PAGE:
The submission requirements for your editorial will depend on the journal you choose. To find out the requirements, go to the journal’s Web site. There should be a section regarding submissions that will address how to format letters to the editor, and whether there is a word count limit (there usually is a limit).
- If the journal does not have submission guidelines for the number of resources required, use 3â€“5 sources.
- To be sure that your instructor knows the submission and formatting requirements for your letter, include the journal’s guidelines on a separate page at the end of the document you submit for this assessment.
The resources provided here are optional. You may use other resources of your choice to prepare for this assessment; however, you will need to ensure that they are appropriate, credible, and valid. The MSN-FP6026 â€“ Biopsychosocial Concepts for Advanced Nursing Practice II Library Guide can help direct your research, and the Supplemental Resources and Research Resources, both linked from the left navigation menu in your courseroom, provide additional resources to help support you.
- Allen, D. D., Lauffenburger, J., Law, A. V., Vanderveen, R. P., & Lang, W. G. (2012). Report of the 2011â€“2012 standing committee on advocacy: The relevance of excellent research: Strategies for impacting public policy. American Journal of Pharmaceutical Education, 76(6), 13â€“25.
- Jansson, B. S., Nyamathi, A., Heidemann, G., Bird, M., Rogers Ward, C., Brown-Saltzman, K., . . . Kaplan, C. (2016). Predicting levels of policy advocacy engagement among acute-care health professionals. Policy, Politics, & Nursing Practice, 17(1), 43â€“55.
- Kung, Y. M., & Rudner Lugo, N. (2015). Political advocacy and practice barriers: A survey of Florida APRNs. Journal of the American Association of Nurse Practitioners, 27(3), 145â€“151.
- Standing up for somebody: What is advocacy and why do we do it? (2014). The Queensland Nurse, 33(3), 28â€“29.
Biopsychosocial (Population and Public Health)
- Richmond, S. A., Dâ€™Cruz, J., Lokku, A., MacPherson, A., Howard, A., & MacArthur, C. (2016). Trends in unintentional injury mortality in Canadian children 1950â€“2009 and association with selected population-level interventions. Canadian Journal of Public Health, 107(4/5), e431â€“e437.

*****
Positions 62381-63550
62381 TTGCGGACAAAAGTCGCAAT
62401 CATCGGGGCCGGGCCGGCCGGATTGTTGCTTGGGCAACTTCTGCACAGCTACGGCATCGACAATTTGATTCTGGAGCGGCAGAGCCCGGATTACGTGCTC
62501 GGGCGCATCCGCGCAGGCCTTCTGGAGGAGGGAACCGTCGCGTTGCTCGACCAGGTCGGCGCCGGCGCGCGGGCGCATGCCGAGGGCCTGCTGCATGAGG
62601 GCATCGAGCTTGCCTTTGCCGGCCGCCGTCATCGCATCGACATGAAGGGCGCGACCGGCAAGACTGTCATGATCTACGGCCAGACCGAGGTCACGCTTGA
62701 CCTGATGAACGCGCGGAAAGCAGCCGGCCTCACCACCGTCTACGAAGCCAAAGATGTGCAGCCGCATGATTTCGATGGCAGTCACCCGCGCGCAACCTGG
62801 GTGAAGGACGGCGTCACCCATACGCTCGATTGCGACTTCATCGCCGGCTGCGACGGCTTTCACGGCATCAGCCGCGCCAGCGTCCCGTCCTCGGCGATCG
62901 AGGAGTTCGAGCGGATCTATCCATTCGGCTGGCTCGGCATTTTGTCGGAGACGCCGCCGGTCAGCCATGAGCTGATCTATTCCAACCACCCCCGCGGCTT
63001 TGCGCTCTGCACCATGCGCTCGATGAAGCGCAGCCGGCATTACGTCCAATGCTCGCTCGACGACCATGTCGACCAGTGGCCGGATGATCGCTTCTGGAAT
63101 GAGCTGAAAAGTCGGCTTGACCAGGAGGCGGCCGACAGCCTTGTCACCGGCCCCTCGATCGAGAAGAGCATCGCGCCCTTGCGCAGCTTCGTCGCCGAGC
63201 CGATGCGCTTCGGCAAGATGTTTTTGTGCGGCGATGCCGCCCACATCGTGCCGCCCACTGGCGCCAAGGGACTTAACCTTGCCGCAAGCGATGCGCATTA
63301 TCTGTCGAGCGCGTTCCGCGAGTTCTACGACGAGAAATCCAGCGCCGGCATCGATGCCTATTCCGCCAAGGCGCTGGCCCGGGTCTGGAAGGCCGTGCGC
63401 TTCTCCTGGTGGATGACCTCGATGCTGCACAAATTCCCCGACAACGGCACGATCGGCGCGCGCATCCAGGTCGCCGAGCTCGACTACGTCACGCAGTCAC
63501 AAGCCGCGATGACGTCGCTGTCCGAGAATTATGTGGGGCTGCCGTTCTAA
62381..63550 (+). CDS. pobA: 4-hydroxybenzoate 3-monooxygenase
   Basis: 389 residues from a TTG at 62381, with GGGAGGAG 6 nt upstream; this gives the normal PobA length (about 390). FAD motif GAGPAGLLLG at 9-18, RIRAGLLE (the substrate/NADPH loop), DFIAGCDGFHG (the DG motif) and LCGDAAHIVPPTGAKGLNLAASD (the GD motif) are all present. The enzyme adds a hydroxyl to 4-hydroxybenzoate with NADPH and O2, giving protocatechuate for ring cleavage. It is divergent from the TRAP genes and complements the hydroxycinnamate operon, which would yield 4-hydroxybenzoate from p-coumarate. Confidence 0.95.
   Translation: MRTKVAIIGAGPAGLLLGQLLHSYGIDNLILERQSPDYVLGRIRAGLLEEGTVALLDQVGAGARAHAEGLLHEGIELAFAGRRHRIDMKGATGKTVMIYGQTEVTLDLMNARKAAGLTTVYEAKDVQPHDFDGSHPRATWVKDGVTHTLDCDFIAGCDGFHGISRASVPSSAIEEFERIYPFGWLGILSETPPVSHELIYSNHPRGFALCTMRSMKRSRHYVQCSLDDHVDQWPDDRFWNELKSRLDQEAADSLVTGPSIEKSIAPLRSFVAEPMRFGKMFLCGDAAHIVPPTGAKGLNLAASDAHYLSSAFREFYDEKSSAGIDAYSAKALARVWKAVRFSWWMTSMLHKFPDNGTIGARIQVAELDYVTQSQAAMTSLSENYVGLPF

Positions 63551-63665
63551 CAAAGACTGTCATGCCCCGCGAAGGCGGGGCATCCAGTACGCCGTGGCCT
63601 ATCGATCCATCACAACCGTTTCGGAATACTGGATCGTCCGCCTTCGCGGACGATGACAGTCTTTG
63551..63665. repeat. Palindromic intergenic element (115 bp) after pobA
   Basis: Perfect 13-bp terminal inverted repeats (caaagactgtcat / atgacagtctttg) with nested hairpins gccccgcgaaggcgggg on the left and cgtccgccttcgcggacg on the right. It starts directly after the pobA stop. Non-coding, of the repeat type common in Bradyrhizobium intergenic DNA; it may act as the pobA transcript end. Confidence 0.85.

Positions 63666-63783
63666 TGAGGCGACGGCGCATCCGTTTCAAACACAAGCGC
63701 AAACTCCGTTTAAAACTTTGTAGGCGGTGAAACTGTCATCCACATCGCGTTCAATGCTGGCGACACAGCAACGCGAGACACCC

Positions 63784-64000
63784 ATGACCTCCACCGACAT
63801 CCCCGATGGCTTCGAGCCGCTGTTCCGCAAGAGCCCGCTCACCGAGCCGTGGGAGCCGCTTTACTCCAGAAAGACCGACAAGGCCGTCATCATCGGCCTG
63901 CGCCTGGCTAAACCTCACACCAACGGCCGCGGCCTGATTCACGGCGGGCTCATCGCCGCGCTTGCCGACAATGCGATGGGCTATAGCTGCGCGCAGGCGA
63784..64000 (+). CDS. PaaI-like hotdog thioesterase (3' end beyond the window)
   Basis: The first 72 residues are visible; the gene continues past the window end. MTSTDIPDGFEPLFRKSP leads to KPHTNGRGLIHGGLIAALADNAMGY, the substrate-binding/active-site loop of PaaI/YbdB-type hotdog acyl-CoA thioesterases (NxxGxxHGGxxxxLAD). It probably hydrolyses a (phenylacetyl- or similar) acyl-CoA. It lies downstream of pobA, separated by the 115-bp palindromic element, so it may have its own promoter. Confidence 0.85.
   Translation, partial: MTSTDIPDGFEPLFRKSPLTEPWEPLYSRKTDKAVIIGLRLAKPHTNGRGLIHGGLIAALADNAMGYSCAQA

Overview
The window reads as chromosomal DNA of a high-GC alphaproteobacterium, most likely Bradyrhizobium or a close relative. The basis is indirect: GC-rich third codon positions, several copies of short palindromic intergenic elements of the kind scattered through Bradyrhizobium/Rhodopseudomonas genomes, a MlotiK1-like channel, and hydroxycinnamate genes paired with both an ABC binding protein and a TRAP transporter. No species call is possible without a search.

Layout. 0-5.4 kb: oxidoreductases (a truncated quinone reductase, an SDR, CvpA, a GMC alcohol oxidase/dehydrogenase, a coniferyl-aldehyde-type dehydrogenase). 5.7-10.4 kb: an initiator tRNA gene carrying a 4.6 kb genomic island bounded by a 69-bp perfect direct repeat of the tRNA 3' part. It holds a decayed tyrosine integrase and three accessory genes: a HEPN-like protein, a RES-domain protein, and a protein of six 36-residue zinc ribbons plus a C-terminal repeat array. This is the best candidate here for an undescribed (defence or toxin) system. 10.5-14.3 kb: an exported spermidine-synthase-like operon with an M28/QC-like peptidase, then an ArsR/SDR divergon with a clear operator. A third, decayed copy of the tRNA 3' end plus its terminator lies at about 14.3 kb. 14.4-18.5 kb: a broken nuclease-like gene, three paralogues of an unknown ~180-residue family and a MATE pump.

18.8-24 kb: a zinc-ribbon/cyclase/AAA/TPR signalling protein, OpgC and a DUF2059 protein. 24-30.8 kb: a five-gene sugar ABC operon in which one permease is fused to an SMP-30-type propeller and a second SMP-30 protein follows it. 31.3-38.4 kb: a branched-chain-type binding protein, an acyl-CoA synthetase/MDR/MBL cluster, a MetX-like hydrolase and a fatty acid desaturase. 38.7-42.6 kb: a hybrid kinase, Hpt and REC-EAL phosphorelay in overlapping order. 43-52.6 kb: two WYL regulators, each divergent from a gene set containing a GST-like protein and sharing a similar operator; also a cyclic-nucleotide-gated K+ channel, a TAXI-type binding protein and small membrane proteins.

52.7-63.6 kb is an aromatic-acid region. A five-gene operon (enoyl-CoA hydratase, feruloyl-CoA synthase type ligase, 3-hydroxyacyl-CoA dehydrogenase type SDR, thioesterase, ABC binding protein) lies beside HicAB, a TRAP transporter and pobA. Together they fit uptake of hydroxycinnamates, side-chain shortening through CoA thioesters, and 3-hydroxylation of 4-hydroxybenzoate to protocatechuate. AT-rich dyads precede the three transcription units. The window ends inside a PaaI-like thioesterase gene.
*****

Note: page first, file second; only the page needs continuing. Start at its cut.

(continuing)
- Doria, J. B. (2014). A culturally congruent education group: An evidence-based approach to improve prenatal care utilization. Journal of Nursing Practice Applications & Reviews of Research, 4(2), 94â€“101.
Letters to the Editor
- Donzelli, A. (2015). E-cigarettes may impair ability to quit, but other explanations are possible. American Journal of Public Health, 105(11), 1.
- Lutwak, N., Dill, C., Blosnich, J. R., Bossarte, R. M., & Silenzio, V. M. B. (2012). Improved health care for sexual minority and transgender veterans. American Journal of Public Health, 102(8), E10â€“E11.
- NursingSchool.org. (2017). Ultimate list of nursing journals. Retrieved from http://nursingschool.org/ultimate-list-of-nursing-…
- Ã…kesson, A., Larsson, S. C., Discacciati, A., & Wolk, A. (2014). Low-risk diet and lifestyle habits in the primary prevention of myocardial infarction in men. Journal of the American College of Cardiology, 64(13), 1299â€“1306.
- Olson, K. (2016). Influence through policy: Four steps YOU can take. Reflections on Nursing Leadership, 42(2), 1â€“3.
- Berger-Jenkins, E., Rausch, J., Okah, E., Tsao, D., Nieto, A., Lyda, E., . . . McCord, M. (2014). Evaluation of a coordinated school-based obesity prevention program in a Hispanic community: Choosing Healthy and Active Lifestyles for Kids/Healthy Schools Healthy Families. American Journal of Health Education, 45(5), 261â€“270.
- Institute for Work & Health. (n.d.). What researchers mean by… primary, secondary and tertiary prevention. Retrieved from http://www.iwh.on.ca/wrmb/primary-secondary-and-te…